She had never wanted for anything growing up, and she didn’t want for anything now.
Just for him to be happy with the new path he’d chosen.
As the organist played the first few notes of the “Wedding March,” all eyes shifted toward the back of the church where Vanessa Price stood wearing layers and layers of white tulle, a wispy veil that reached straight to the floor, and even a tiara embedded with hundreds of tiny crystals.
Everyone watched the bride as she took smooth, delicate steps toward the altar, but Liz couldn’t stop looking at the tears that shone in her father’s eyes, the impossibly huge smile that somehow managed to grow even larger.
He was finally happy.
And she wouldn’t let anyone take that away.
Liz looked away as her father kissed his bride, making the union of the Benjamin and Price families official in the eyes of both God and the law.
She held her breath as the couple marched back down the aisle, hand in hand. And she didn’t laugh with the other guests when her father leaped up and attempted to click his heels together in glee.
After what felt like an eternity of nodding, smiling, and greeting the guests as they filed through the receiving line, a gleaming black limo came to collect the wedding party and drive them to the banquet hall for the reception.
The reception venue was decorated beautifully, like a scene straight out of a fairytale. A mirrored placemat, glass dish, and crystal goblet adorned each place setting. Even the silverware shone with added bedazzlements on their dainty handles.
An oblong, silver stage rose several feet above the floor with four throne-like chairs set around a thin table. Liz looked back to her father, but he didn’t notice her worried expression as he and his bride ascended to the stage and took the two middle seats. The waiting guests clapped and cheered, ready for the next portion of this evening’s spectacle.
Next, Valeria and Victoria took their seats on either side of the couple. Finally, her father noticed the missing chair and motioned for Liz to join them on the stage.
“Scooch, scooch,” he told Valeria so that they could squeeze in one more place between her and Liz’s father. It was an uncomfortably tight fit. Especially since the slight felt intentional. It was crazy to assume that her new stepmother would purposely exclude her, but how could a woman known for her expert organization skills miss something so obvious when planning her own wedding?
It wasn’t just the stage arrangement, either.
It was the dresses that clashed with Liz’s coloring and build, while perfectly complementing Victoria and Valeria’s. It was Vanessa’s insistence upon having the wedding on the same day as an important qualifying race for the Iditarod, meaning her new husband would have to be miss out on the officiating duties he so loved. And it was the fact that Liz’s shoes—the ones Vanessa had insisted match those of her girls—had been ordered a size too small.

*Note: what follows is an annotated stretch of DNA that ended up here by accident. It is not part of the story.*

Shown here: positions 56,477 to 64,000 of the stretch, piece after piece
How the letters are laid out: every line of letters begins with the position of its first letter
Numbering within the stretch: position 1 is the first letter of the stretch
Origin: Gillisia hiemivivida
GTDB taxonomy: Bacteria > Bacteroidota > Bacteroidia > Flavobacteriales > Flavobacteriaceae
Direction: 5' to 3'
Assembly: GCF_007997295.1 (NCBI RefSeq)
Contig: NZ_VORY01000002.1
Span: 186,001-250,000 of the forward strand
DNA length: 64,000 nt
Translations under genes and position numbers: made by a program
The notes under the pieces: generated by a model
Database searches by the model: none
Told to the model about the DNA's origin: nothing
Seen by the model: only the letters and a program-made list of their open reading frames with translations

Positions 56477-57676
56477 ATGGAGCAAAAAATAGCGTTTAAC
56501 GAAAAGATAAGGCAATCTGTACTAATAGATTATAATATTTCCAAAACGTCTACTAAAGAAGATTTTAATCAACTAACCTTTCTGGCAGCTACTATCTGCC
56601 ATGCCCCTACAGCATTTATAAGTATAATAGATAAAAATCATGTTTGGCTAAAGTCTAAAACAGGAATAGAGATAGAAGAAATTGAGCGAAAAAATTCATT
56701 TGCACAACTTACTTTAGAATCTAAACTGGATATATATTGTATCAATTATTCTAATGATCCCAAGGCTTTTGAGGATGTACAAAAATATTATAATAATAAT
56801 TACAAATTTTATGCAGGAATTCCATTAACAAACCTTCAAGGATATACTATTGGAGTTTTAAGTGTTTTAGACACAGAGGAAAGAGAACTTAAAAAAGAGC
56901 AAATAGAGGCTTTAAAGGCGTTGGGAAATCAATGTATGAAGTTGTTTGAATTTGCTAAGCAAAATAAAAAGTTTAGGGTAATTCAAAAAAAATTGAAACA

The whole day was terribly uncomfortable for Liz, and yet…
Her father seemed so, so happy.
She smiled, nodded, did whatever she could to be supportive until, at last, the dinner portion of the evening had ended and the band announced the first dance.
Liz flew away from the stage as fast as her aching, pinched feet would carry her and straight over to table thirteen where her best friends, Scarlett and Lauren, sat with the special men in their lives.
“Everything’s so nice,” Lauren said with a placating smile.
“Yeah, too nice for her,” Scarlett grumbled. Her friend and new stepmother had practically come to blows over Vanessa’s interference at the library where Scarlett had once worked. Back then, Vanessa had used her strategic budget cuts to drive a wedge between Scarlett and her fiancé, Henry—a wedge that had almost kept them apart for good.
But love always finds a way, Liz reminded herself. Hopefully it would for her father and his new bride as well.
“Be nice.” Henry pulled Scarlett to his side and kissed her on the cheek. “I don’t like her much, either, but she’s Liz’s family now. Besides, I’m sure she was under an enormous amount of pressure from her constituents.”
“To be fair, she’s the one who chose politics in the first place, but sure. Whatever. I’ll be nice.” Scarlett shook her head and made a silly face, lightening the burden on Liz’s heart.
“You look… stressed,” Lauren’s husband, Shane, said. “Want me to grab you a drink?”
“Good idea. Thanks,” Liz answered, realizing just how much a glass of wine might help to quiet her nerves so she could maybe actually enjoy the rest of the evening.